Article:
Playing Hockey, or Going Ice Fishing This Weekend? Practice Safety

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Many people will be embracing the chill and snow this weekend, on the ice!  But with that, comes the need for safety reminders.

A sunny day has many people out on iced over bodies of water throughout Vermont.  But with these dangerously cold wind chills, folks need to remember to recreate safely; and the experts say no ice is safe ice.

“The sun is out so that’s making it feel a little bit warmer than it is, but that wind chill is pretty fierce,” said Tournament Commissioner Scott Crowder.  Eleven rinks, 125 teams, and 900 players.  It’s the 2017 Vermont Pond Hockey Classic.  A weekend of fun on Mallets Bay, the issue, wind chills were well below zero Friday.  “A lot of these teams played last year, and last year we were like minus 35 with the wind chill Friday, Saturday, and Sunday.  Looks like we’re going to luck out a little bit and only have a really cold day today.  Saturday and Sunday are supposed to be mid 20’s,” added Crowder, who’s overseeing the Pond Hockey Weekend.

Crowder says his staff is reminding players to be smart, and stay warm when they’re not within the boards.  “There’s a lot to do outside and it’s a lot more enjoyable when you’re dressed properly.  A lot of these players are using hats, gloves, hand-warmers, stuff like that, layers under they’re crazy jersey’s you see behind me,” said Crowder.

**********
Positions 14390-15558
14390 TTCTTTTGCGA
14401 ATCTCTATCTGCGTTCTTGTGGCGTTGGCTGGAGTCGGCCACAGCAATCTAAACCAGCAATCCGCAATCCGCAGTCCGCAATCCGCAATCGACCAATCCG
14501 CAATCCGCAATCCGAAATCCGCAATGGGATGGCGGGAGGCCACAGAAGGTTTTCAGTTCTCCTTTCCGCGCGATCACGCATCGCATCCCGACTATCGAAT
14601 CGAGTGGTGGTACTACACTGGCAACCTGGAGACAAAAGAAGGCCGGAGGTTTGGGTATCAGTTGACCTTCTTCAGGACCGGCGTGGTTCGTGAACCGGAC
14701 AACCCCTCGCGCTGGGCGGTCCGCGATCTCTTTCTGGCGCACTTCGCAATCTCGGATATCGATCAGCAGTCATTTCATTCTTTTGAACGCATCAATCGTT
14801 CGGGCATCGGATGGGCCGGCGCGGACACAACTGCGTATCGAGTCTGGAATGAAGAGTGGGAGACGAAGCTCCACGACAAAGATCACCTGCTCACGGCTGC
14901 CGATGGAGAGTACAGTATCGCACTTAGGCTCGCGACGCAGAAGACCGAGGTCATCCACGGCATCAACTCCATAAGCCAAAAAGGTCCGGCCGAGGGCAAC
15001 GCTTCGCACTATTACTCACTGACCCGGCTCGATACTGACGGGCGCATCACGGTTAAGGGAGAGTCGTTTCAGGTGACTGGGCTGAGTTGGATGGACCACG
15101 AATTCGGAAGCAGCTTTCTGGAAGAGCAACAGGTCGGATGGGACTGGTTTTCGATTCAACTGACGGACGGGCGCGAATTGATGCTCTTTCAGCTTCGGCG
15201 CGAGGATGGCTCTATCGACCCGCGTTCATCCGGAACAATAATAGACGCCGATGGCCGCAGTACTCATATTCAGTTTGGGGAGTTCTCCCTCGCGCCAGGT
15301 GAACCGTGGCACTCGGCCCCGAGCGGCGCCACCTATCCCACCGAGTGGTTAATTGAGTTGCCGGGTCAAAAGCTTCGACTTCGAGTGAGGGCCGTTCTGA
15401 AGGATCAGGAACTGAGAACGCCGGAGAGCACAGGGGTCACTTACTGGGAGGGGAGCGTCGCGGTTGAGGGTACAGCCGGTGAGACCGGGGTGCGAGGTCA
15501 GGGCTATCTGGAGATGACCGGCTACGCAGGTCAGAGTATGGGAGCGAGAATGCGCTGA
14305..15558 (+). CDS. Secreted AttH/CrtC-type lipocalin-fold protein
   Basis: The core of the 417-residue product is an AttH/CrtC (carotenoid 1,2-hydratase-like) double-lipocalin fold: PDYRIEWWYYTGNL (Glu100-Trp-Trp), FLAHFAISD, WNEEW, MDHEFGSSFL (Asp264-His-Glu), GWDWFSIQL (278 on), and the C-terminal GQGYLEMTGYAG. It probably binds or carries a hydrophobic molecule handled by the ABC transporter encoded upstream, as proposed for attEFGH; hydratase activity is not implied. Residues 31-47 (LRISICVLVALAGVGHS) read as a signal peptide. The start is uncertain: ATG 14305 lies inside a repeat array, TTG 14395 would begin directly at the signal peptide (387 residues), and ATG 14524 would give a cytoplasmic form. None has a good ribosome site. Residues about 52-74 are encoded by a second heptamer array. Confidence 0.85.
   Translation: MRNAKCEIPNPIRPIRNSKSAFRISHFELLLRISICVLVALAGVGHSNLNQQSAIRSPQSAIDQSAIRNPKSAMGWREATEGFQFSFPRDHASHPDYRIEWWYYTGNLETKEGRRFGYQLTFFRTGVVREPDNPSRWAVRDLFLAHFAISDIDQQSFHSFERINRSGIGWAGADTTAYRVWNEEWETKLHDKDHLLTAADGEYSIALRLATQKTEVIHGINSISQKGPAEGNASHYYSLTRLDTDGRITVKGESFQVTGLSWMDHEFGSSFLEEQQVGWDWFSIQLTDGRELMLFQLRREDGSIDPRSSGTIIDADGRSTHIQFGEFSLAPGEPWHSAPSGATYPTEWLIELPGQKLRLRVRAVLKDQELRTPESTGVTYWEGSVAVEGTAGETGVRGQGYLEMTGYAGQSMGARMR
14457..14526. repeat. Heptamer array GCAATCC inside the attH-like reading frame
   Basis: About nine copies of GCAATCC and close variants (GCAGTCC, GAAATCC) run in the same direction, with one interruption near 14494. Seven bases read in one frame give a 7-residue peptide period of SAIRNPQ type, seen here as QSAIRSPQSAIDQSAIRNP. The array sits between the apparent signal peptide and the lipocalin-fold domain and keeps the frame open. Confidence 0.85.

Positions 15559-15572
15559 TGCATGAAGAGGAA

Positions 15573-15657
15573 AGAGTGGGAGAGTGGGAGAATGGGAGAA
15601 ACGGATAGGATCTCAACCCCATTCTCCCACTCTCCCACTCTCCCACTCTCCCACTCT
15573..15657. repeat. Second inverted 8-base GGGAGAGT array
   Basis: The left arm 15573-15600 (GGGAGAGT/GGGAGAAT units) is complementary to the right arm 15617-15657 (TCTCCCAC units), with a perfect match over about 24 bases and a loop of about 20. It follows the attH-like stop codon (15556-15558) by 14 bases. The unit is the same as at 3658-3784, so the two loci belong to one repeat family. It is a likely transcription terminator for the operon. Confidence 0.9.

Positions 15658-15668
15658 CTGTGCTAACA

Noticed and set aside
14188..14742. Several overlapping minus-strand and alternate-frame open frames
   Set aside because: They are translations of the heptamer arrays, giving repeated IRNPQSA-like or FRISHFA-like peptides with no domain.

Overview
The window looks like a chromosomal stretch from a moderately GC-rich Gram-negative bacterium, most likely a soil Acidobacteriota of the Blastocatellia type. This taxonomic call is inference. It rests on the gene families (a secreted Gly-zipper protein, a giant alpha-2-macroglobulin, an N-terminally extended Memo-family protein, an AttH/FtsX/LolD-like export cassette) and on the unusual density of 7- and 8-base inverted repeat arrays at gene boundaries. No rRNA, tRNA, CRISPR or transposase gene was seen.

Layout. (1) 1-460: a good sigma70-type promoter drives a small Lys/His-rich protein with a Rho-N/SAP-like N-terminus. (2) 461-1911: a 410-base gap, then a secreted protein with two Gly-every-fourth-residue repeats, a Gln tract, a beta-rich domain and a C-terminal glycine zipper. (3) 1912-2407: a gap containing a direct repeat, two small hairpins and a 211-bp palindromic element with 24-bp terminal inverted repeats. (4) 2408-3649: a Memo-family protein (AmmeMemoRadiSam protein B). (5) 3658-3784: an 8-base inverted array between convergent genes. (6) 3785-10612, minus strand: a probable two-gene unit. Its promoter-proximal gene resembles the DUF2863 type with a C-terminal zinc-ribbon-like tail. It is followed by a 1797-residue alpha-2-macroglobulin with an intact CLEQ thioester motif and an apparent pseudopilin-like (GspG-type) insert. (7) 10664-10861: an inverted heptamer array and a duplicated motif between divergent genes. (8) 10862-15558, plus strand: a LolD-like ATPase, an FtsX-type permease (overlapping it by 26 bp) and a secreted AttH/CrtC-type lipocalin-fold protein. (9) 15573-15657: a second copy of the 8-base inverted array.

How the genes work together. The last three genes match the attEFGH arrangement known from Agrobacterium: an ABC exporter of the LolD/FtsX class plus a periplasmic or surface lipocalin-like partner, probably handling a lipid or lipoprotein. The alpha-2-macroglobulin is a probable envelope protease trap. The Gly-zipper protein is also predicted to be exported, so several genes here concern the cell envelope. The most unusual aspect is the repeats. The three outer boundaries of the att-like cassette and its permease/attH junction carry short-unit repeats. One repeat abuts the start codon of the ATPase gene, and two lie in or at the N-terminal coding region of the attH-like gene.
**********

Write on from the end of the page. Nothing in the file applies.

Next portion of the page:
If hockey isn’t your thing and you’d rather drop a line this weekend, the experts have one message for you.  “No ice is safe ice.  You never know, you could have 8 inches and it could drop to 1 within a few hundred yards,” said Game Warden Robert Currier. The Vermont Fish and Wildlife Agent says it’s been a spotty year for ice fishing.  Currier says ice is okay on smaller ponds, but Lake Champlain is still iffy.

And if your ice shanty is miles from shore, Currier says bringing your vehicle on the ice is not recommended, “As a department we’re going to suggest that it’s not a safe move.  We do not recommend driving vehicles on the ice.”  Some state Departments of Natural Resources recommend at least 8 to 15 inches of ice before driving a car on it.  Warden Currier says he’s seen too many crashes to ever say it’s a smart thing to do.

A fun weekend can turn deadly in a flash.  “Hypothermia will set in very quickly, especially if you’re in the water.  Water takes heat away from your body faster than air does,” he said.

Something else to keep in mind if you ever consider driving onto the ice.  Some insurance companies won’t cover damage to your car once it leaves the road.  If they do, it most likely comes through your comprehensive coverage.  But if you car does go through the ice most states require you by law to pay to have it pulled out.

Vermont’s Pond Hockey classic continues tomorrow and runs through Sunday.

And check out some of the state’s ice fishing regulations and safety tips before you hit the ice.

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